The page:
Robin Cote’s Journey: Navy to Hollywood and Back
- NC Raine | November 16, 2023
Veteran Robin Cote’s service in the United States Navy took her across North America, Europe, the Middle East, Southeast Asia, followed by a short but memorable stay in Los Angeles and finally back home to Regina. Initially, she set out to see the world to expand her understanding of those around her, and to create a life for herself.
During her travels, Cote realized the more she shared of herself, the more she appreciated home. “Everywhere I went, I dove into the local community,” she said. “With people often not being familiar with my culture or where I’m from, I always made an effort to understand the culture of the people in their homeland.”
From the Cote First Nation in Treaty 4, Cote began her military life in a rather unorthodox way.
Her desire for a fresh start led her first to Alaska.
Cote then learned about the Jay Treaty and more about how she could utilize it.
The Jay Treaty was signed between Great Britain and the United States in 1794. As part of the agreement, the U.S. recognizes First Nations born in Canada as having the right to freely enter the U.S. for the purpose of employment, study, retirement, investing and or immigration.
This allowed Cote to join the U.S. Navy, which she did in 2006.
“I felt like it would be a good stepping stone,” she said. “I didn’t know I would be there for more than four years. I didn’t think I would enjoy it so much.”
She took an aptitude test and although she scored high in mechanics, she decided to serve as a hospital corpsman. In that role she worked at military treatment facilities, hospitals, and research units.
“I didn’t see myself as a mechanic, but I do know what a voltage regulator is,” said Cote.
That knowledge led to several opportunities around the world.
It started with bootcamp and training in Chicago, Ill. before being stationed in Florida.
Then, as part of the U.S. government’s War in Afghanistan also known as Operation Enduring Freedom, she was deployed to Kuwait.
Her next stop was Naples, Italy, where she served as a split unit for a year, and a dental assistant for a second year.
From Italy, she was sent to the small tropical island of Guam. During her three-year stint, she was deployed as part of the 2012 Pacific Partnership to Cambodia, Vietnam, Philippines, and Indonesia.
I learned so much about other cultures and ethnicities,” said Cote. “And being in the military, you’re family with everyone around you – you’re sacrificing your lives together. There’s a camaraderie unlike anything I’ve ever experienced.”
While making lifelong connections, she also discovered very few had any idea about her Indigenous culture or about her homelands.
“That hit me the hardest,” said Cote. “At home, you’re surrounded by First Nations people. But I looked around in those spaces and I was often the only First Nations person. With people not knowing who we are, it made me feel like we were non-existent in those spaces.”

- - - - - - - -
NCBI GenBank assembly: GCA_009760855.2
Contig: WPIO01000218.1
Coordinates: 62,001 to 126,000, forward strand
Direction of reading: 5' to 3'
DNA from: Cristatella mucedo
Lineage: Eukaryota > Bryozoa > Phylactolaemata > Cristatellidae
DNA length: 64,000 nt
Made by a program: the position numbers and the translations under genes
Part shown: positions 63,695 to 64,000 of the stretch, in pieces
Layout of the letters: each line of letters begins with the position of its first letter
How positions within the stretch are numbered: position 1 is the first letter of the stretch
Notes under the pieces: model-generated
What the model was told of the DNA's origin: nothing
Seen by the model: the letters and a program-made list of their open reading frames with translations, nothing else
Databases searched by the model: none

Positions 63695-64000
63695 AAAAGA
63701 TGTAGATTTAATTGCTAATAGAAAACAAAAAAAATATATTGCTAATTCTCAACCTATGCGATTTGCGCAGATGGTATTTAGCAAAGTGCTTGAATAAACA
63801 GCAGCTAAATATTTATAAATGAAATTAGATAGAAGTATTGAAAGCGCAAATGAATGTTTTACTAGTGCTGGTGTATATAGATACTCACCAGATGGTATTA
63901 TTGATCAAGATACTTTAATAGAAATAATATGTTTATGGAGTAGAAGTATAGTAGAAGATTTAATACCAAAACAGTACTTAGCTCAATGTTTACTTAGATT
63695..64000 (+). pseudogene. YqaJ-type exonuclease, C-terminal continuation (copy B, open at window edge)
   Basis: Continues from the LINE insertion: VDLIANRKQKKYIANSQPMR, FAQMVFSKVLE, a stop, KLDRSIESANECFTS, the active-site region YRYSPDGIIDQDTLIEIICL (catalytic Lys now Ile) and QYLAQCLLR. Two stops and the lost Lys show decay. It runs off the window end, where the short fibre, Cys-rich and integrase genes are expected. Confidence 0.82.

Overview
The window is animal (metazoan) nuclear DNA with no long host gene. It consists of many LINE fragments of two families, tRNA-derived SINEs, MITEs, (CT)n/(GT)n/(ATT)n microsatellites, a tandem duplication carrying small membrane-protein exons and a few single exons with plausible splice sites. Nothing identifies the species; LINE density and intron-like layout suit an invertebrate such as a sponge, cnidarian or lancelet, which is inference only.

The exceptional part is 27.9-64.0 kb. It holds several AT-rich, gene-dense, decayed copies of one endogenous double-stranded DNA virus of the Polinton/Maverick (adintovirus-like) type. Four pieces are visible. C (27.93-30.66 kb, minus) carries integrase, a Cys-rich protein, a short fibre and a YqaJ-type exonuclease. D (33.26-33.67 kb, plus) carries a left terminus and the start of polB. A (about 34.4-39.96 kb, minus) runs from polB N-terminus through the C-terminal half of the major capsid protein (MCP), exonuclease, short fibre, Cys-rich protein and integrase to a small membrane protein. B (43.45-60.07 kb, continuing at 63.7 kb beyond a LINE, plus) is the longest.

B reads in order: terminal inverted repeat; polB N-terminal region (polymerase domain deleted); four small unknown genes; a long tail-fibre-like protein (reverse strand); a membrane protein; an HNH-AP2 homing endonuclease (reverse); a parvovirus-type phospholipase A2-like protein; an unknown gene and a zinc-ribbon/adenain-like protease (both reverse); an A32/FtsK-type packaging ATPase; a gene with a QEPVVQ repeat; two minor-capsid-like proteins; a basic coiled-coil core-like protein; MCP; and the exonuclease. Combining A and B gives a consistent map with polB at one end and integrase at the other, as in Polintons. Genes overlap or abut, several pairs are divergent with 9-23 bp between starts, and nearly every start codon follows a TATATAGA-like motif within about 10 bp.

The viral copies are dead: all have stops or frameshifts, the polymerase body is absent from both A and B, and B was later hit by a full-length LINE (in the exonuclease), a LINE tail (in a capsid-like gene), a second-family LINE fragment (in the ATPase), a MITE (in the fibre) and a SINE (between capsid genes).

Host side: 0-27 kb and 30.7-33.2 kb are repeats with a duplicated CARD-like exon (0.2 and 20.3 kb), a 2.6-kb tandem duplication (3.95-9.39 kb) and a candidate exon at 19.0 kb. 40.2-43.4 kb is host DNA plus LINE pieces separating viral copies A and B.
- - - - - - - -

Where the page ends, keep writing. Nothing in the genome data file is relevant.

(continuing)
As a way to combat that erasure, she chose to share about who she was and where she came from with the people she met during her travels.
After eight years of active duty, and two years in the reserves, Cote out-processed from the U.S. Navy in base in San Diego, Cali.
“Essentially, it was a weight issue that pushed me out,” she said. “We were required to be under a certain weight, but these standards are from like the 1940s or 50s, and they didn’t update them until I got out. They didn’t incorporate women of different body sizes, women of colour. It felt discriminative…I was the fittest I had ever been in my life. I was doing cross-fit, working out twice a day. But being five pounds over-weight caused issues.”
A military trial in San Diego over her minor weight issue ultimately went in her favour, and Cote was able to keep her severance pay.
She refused to let the trial dampen her spirits and decided to pursue another passion – makeup artistry.
Cote enrolled in the Paul Mitchell Hair & Beauty School, studying cosmetology for a year. During that time, while attending workshops, she met celebrity hair guru, William Williams, who connected her in the industry.
Her first celebrity client was Hollywood actor John Leguizamo, who Cote provided makeup for during the press junket for a movie.
“I had the opportunity to meet famous people, to collaborate with other artists,” she said. “That’s when I realized this is what I should be doing.”
While freelancing in LA, Cote enrolled in the Fashion Institute of Design & Merchandising, where she earned her bachelor’s degree.
Then the pandemic hit.
“It made me realize that tomorrow is never promised,” said Cote. “I wanted to be closer to my family, to reconnect with them and my community.”
After a long journey that took her to war torn regions on the other side of the globe to rubbing elbows with the rich and famous in LA, she returned to Saskatchewan in April.
Reconnecting with her cultural roots, while embracing her military experience, Cote decided to run for the South Branch President of the Saskatchewan First Nations Veterans Association (SFNVA).
After a brief campaign, an election was held on October 27.
Cote was successful and became the first female to hold the position.
“I think the most important thing out of this opportunity is letting my community know I’m here,” she said.
Cote often hears people saying there are no veterans in the community, and she wants to change that misconception because there are others like her out there.
“We’re here,” she said. “If I’m showing up, then I hope it’ll inspire other veterans to come out and represent their communities. It’s time we step into this role.”
Also elected during the October SFNVA elections was Grand Chief Robin Dawatsare from the English River Dene Nation.